A Geek’s Guide to Music in 2013

2013

Another year gone by too quickly. Nothing left to do but try and recount all the great music releases of 2013. We saw the return of David Bowie, (3) new Mark Kozelek records, band reunions, and high-profile hip-hop releases. We also saw people upset with Miley Cyrus quite a bit and while I don’t enjoy her music I thought that the controversies were overblown. I was really looking forward to the new Eminem record but ended up liking only a few songs. Kanye West’s new record didn’t really do anything for me and I couldn’t get into the long-awaited My Bloody Valentine. My list is lacking some of those albums that are on other sites – some of them I didn’t dig all that much and some of them I just didn’t replay very much.What can I say? I march to my own beat. On the flip side, I loved every Mark Kozelek related album, discovered a few gems, and rocked out to Black Sabbath. So here’s a look at 50 music releases from 2013 that I played over and over again. I’ll see you in about a week with the 1st article of 2014.

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Black Reindeer – all is good

blackreindeer

“a massacre of the epic – a locked-on pleasure-seeking doom-laden machine gun charge through modern society, and its intense mediocrity and distasteful recent past – beautifully massive in all departments and a right royal fuck-you fingers up to all that is top of the pops” – blurb about the new Black Reindeer album on Stephen Jones’ Bandcamp website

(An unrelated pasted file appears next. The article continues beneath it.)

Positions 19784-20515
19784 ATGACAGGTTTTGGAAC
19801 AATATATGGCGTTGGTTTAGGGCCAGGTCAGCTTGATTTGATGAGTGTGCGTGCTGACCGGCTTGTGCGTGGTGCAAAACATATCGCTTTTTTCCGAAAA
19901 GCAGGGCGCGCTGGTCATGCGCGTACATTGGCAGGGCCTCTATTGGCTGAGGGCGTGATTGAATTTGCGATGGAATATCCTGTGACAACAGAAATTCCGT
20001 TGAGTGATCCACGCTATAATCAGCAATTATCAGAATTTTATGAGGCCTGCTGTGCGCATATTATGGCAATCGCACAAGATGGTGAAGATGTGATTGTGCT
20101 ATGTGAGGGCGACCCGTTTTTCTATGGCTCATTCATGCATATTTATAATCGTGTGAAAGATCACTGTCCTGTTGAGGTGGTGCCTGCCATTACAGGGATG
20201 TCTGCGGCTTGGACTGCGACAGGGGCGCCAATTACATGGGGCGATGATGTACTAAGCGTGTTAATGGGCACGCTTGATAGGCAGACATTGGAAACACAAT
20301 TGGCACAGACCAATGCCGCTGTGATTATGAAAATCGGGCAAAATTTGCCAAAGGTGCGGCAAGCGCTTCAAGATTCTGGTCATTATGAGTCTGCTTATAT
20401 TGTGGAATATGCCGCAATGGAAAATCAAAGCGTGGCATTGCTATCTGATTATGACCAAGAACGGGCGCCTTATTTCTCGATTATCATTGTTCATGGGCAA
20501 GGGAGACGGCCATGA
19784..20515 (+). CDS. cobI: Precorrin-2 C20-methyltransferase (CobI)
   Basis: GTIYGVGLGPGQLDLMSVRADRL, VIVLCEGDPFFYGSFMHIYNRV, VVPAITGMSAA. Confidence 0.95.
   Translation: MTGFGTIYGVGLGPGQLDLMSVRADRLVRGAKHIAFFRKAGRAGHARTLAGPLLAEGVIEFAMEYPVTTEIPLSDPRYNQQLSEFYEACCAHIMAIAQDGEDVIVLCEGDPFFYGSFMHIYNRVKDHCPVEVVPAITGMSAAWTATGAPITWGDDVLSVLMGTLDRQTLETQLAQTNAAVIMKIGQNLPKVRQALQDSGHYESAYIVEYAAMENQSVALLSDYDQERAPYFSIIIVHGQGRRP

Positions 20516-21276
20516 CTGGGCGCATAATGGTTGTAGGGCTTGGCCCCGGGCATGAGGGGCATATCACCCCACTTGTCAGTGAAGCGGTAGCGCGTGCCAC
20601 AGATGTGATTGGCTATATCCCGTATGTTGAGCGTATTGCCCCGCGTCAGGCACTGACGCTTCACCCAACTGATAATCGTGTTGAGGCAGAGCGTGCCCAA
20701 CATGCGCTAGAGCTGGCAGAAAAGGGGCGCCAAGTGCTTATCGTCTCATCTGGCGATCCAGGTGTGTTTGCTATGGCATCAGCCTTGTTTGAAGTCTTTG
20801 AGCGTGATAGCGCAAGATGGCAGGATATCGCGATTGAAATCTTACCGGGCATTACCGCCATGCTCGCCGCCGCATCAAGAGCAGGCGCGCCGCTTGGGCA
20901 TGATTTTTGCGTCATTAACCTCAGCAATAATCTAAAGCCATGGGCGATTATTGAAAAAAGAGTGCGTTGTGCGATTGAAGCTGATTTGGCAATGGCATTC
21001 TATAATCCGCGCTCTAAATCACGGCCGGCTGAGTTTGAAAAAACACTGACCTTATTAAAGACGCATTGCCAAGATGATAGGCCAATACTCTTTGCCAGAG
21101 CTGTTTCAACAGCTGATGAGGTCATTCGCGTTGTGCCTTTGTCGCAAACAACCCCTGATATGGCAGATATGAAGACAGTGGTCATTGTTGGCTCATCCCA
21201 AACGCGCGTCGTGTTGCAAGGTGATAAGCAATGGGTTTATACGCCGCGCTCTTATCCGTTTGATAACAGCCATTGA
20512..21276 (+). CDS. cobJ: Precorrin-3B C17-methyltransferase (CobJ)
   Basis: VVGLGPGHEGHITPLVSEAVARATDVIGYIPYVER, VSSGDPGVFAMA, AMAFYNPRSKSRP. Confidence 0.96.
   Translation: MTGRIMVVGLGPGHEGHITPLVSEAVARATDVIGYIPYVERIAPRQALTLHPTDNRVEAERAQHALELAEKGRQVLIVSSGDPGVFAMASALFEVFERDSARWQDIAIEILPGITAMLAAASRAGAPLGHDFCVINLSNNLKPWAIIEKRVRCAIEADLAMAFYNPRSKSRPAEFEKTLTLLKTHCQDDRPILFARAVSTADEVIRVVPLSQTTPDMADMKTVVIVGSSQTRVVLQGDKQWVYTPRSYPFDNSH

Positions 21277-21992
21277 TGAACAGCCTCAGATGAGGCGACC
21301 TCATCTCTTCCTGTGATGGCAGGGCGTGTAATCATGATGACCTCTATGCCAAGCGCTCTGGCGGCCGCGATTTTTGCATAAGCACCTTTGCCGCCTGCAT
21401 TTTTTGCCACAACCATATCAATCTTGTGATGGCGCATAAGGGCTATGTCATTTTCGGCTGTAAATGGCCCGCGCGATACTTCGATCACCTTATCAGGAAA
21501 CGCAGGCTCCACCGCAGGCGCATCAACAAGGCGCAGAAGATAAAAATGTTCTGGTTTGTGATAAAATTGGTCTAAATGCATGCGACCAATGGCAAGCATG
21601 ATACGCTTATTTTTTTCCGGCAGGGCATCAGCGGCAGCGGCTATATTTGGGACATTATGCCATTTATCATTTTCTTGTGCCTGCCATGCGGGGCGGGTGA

In the mid 90’s it seemed I was chasing down a new Britpop band every other day. It gave me a chance to feel like I was part of a scene and stand around with a few million other outsiders, secure in the knowledge that our chart topping bands were a treasured secret. In those days I relied on import magazines from the UK to give me news about up and coming bands (still do, to a lesser extent). A statement about a Babybird release in the UK music magazine Q caught my eye, comparing the act to The Divine Comedy and Neil Hannon. I made the trek to 3rd Street Jazz in Philadelphia and managed to secure an original copy of one of the 1st lo-fi albums. Nothing like The Divine Comedy to be honest – but it began a life long pursuit of buying anything Stephen Jones released. This has involved Babybird, Death of the Neighbourhood, albums released under his own name, and his latest project – Black Reindeer.

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